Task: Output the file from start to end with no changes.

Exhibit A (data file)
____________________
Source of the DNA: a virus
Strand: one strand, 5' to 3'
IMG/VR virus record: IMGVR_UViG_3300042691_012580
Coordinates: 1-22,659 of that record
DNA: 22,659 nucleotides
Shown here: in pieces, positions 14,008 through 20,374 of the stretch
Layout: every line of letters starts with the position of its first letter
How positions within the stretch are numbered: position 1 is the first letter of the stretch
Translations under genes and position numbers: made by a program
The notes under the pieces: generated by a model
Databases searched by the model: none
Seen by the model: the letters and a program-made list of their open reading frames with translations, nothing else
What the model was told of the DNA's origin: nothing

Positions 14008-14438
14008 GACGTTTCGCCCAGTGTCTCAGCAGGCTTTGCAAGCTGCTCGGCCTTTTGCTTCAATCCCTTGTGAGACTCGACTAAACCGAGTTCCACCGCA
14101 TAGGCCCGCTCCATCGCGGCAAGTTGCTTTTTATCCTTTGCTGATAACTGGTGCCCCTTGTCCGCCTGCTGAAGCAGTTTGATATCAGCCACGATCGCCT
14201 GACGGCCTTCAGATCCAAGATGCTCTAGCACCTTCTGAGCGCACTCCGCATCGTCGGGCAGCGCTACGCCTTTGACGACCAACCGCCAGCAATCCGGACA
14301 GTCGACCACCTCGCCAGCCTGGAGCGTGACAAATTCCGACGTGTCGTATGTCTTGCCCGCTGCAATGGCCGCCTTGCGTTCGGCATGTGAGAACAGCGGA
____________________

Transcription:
Source of the DNA: a virus
Strand: one strand, 5' to 3'
IMG/VR virus record: IMGVR_UViG_3300042691_012580
Coordinates: 1-22,659 of that record
DNA: 22,659 nucleotides
Shown here: in pieces, positions 14,008 through 20,374 of the stretch
Layout: every line of letters starts with the position of its first letter
How positions within the stretch are numbered: position 1 is the first letter of the stretch
Translations under genes and position numbers: made by a program
The notes under the pieces: generated by a model
Databases searched by the model: none
Seen by the model: the letters and a program-made list of their open reading frames with translations, nothing else
What the model was told of the DNA's origin: nothing

Positions 14008-14438
14008 GACGTTTCGCCCAGTGTCTCAGCAGGCTTTGCAAGCTGCTCGGCCTTTTGCTTCAATCCCTTGTGAGACTCGACTAAACCGAGTTCCACCGCA
14101 TAGGCCCGCTCCATCGCGGCAAGTTGCTTTTTATCCTTTGCTGATAACTGGTGCCCCTTGTCCGCCTGCTGAAGCAGTTTGATATCAGCCACGATCGCCT
14201 GACGGCCTTCAGATCCAAGATGCTCTAGCACCTTCTGAGCGCACTCCGCATCGTCGGGCAGCGCTACGCCTTTGACGACCAACCGCCAGCAATCCGGACA
14301 GTCGACCACCTCGCCAGCCTGGAGCGTGACAAATTCCGACGTGTCGTATGTCTTGCCCGCTGCAATGGCCGCCTTGCGTTCGGCATGTGAGAACAGCGGA